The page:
All operations and painful examinations are normally done under general anesthesia (i.e. sedation), or local anesthesia.
Anesthesia eliminates pain perception, while controlling the vital functions of the body, especially circulation and respiration.
Anesthesia is performed by a specialist – an anesthesiologist – who ensures your safety during anesthesia and surgery.
Various types of anesthesia are used for pain elimination:
General anesthesia (sedation)
This procedure induces unconsciousness and eliminates the perception of pain from the entire body. A sleep-like state lasts from the beginning to the end of the anesthesia and surgery. Before the induction of anesthesia, a training period is important (i.e. premedication), which in good cooperation minimizes your natural fear and is a prerequisite for successful and safe anesthesia. Anesthesia begins with administering doses of anesthetic into the blood stream (into a vein, usually on the upper arm) and is supplemented by the administration of a gaseous mixture of anesthetics and oxygen through a face mask or so-called intubation cannula. General anesthesia can be maintained by the repeated or continuous intravenous administration of anesthetics.
When anesthetized with a mask, a breathing gas mixture is administered through a mask tightly enclosed to face.
During so called intubation, the gases are supplied with a plastic tube inserted through the mouth or nose into the respiratory tract – the trachea – which is inserted immediately after falling asleep. This provides for breathing and protects your lungs from the effects of possible vomiting – aspiration.
During the operation, the anesthesiologist administers substances that weaken the muscles, which improve conditions for the operation, and reduce the amount of anesthetic needed.
Local anesthesia (conduction anesthesia)
This procedure induces the absence of sensation in a part of the body (regional anesthesia), or in the vicinity of the surgical site (local anesthesia). For instance, a regional absence of sensation in the nerve of the shoulder prevents pain perception only in the upper arm. In today‘s most commonly used type of regional anesthesia – spinal or epidural – the perception of pain sensation in area (e.g. lower extremities and abdomen) is interrupted by the administration of local anesthetics. The anesthetic is administered to the spine near the nerves (not into the spinal cord!) – in the case of spinal anesthesia, the anesthesiologist administers local anesthetic into the cerebrospinal fluid, and in the case of epidural anesthesia, into the outside of the spinal canal. The puncture is not painful because the area is numb. Also, you can sleep during this anesthesia. The successful absence of pain, lasting for a few hours after the surgery, can be achieved with this type of anesthesia, which is a great advantage compared to general anesthesia. Reduced mobility of the lower extremities is only temporary and does not endanger your safety.
If you are expecting severe pain after the surgery, we will inform you about the possibility of using a so-called epidural – a fine tube inserted into the nearby nerve roots into which pain medication is administered during the postoperative period, resulting in a virtually painless postoperative experience.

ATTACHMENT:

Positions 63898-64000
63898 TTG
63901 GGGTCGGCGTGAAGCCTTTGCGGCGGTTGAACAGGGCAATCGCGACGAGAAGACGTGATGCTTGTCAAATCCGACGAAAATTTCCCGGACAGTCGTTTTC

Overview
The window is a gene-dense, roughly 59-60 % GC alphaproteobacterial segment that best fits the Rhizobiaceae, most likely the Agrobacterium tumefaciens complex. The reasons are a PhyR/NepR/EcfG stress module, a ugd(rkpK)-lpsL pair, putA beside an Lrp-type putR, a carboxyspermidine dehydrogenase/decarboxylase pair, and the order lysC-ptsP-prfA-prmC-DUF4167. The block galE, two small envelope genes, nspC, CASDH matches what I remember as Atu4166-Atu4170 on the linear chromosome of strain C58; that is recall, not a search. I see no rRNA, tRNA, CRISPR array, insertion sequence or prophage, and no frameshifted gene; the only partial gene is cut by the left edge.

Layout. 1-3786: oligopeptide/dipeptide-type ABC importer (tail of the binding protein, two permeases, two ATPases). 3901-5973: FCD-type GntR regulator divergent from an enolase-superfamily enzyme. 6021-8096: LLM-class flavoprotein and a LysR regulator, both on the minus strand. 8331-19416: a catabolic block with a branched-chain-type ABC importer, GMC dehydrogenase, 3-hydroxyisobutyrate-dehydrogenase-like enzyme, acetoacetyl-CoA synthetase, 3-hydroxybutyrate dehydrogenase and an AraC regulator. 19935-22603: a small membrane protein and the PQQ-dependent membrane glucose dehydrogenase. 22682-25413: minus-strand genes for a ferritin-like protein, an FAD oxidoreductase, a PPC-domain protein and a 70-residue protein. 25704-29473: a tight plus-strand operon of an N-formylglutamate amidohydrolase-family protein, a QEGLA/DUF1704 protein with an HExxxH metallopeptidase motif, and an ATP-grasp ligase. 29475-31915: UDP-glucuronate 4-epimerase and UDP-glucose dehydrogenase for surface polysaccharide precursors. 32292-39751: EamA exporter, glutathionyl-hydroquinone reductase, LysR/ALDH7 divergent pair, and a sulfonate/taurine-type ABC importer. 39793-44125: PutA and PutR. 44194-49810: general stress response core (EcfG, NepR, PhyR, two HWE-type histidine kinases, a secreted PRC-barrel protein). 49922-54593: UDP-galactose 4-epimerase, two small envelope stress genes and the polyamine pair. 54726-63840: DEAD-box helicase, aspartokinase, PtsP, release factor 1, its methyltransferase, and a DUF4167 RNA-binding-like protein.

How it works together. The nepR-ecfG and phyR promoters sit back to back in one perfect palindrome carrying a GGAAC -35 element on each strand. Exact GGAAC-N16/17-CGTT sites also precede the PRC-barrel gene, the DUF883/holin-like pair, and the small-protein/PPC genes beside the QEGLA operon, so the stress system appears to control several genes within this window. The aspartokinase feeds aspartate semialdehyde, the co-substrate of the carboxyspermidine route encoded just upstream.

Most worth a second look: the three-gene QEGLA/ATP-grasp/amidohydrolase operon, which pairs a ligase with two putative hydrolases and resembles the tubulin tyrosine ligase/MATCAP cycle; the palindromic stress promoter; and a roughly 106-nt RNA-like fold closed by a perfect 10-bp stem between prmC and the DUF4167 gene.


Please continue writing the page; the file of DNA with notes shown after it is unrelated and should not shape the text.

How do we select the method of anesthesia?
Each type of anesthesia has its advantages and disadvantages. An anesthesiologist will design a method of anesthesia that best fits your type of operation, state of health, and that will be the least burdensome for your body.
No anesthesia is risk free!
Serious, life-threatening complications, such as cardiac arrest, are very rare. The constantly improving choice of anesthesia, monitoring systems to detect vital functions, anesthesia machines, and the highly professional level of personnel reduce such risks to a minimum.
Currently used methods of anesthesia allow for a precise dosage of anesthetic, and respiratory devices enable good control of breathing. Throughout the duration of the operation and anesthesia, vital functions are monitored with specific machines to minimize the occurrence of possible complications.
Regional numbness burdens the body to a lesser extent; and in regional anesthesia, nerve damage occurance is very rare.
Please be sure to do the following before surgery!
In order to prevent the inhalation of vomit into the airways at the start of anesthesia:
– do not eat or drink for 6 hours before the surgery.
– do not smoke on the day of the surgery.
Take out removable dentures, lenses, earrings, rings, necklaces, watches, and wigs, and leave them in a safe place with our personnel. Remove make-up and nail polish.
Please tell us!
If you have been previously operated on, please tell us how you reacted to anesthesia, whether and what problems in the context of anesthesia occurred. Based solely on the answers to these questions, we will be able to assess the risks and ensure your maximum safety during the anesthesia process.
If you need assistance in completing the questionnaire, please contact the attending physician, anesthetist, or surgical department nurse. Information mentioned in the questionnaire is confidential. The questionnaire is part of your medical record.
The questionnaire can be downloaded here.